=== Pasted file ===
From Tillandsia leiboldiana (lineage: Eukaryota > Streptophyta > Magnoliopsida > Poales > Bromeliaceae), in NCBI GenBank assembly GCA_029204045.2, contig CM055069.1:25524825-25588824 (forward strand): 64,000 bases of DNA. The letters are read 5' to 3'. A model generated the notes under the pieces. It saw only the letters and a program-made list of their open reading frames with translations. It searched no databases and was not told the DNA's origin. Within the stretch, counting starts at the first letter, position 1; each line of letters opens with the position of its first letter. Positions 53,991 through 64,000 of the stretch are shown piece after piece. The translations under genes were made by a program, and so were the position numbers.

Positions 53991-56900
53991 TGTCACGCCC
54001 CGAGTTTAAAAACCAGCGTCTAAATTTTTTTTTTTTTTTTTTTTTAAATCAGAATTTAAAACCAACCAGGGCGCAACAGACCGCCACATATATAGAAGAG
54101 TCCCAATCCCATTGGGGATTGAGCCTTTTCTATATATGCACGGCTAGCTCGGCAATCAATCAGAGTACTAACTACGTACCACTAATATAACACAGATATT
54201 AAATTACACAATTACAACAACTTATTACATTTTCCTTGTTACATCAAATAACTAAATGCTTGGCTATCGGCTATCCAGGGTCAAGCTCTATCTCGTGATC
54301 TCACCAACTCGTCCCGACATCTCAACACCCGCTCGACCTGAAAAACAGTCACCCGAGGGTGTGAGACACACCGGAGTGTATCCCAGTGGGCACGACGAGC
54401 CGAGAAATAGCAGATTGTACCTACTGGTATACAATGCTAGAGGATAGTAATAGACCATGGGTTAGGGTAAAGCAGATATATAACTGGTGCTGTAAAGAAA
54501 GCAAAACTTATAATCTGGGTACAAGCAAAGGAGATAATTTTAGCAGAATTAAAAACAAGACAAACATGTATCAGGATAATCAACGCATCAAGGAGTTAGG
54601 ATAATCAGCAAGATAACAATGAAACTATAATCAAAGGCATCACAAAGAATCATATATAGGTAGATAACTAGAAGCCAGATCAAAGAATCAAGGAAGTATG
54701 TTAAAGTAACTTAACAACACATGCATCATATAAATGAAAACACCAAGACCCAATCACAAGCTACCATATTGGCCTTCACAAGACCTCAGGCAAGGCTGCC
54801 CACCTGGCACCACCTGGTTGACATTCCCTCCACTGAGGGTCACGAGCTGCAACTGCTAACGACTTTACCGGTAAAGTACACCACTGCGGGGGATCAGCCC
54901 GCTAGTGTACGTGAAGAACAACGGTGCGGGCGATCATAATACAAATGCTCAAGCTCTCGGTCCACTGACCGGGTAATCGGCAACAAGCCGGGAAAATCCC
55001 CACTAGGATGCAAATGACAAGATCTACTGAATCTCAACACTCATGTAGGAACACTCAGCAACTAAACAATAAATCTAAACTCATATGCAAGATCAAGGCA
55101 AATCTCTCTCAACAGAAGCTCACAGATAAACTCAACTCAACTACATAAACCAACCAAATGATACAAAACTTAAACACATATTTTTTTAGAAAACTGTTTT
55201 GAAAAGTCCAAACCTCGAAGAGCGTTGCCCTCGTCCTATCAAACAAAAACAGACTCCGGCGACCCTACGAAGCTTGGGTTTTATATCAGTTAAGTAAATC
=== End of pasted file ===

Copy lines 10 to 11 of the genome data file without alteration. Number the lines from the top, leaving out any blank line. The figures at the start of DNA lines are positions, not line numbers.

54601 ATAATCAGCAAGATAACAATGAAACTATAATCAAAGGCATCACAAAGAATCATATATAGGTAGATAACTAGAAGCCAGATCAAAGAATCAAGGAAGTATG
54701 TTAAAGTAACTTAACAACACATGCATCATATAAATGAAAACACCAAGACCCAATCACAAGCTACCATATTGGCCTTCACAAGACCTCAGGCAAGGCTGCC